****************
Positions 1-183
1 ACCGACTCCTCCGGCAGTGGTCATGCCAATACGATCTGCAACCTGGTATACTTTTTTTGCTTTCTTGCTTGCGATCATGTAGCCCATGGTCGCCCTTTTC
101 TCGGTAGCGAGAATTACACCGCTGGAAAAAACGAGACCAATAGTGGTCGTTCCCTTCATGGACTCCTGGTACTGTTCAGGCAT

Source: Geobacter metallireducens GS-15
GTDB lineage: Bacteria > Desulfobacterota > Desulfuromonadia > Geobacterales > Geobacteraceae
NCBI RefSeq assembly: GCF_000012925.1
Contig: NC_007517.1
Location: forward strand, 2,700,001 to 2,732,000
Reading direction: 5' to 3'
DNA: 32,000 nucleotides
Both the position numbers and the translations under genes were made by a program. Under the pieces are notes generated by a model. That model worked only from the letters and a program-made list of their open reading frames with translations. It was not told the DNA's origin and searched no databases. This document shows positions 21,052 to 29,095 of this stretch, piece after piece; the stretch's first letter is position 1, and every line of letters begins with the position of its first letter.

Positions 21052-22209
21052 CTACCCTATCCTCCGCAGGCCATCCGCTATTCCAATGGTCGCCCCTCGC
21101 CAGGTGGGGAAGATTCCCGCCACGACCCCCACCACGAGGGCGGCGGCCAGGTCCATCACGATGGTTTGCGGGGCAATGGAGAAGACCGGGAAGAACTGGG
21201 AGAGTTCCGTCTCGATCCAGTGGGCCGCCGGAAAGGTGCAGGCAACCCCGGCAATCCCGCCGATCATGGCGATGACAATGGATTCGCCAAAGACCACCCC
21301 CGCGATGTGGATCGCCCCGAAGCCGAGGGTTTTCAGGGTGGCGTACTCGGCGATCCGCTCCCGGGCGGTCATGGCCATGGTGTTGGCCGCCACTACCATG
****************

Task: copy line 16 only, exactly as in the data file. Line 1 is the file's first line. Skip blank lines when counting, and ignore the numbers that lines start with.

21301 CGCGATGTGGATCGCCCCGAAGCCGAGGGTTTTCAGGGTGGCGTACTCGGCGATCCGCTCCCGGGCGGTCATGGCCATGGTGTTGGCCGCCACTACCATG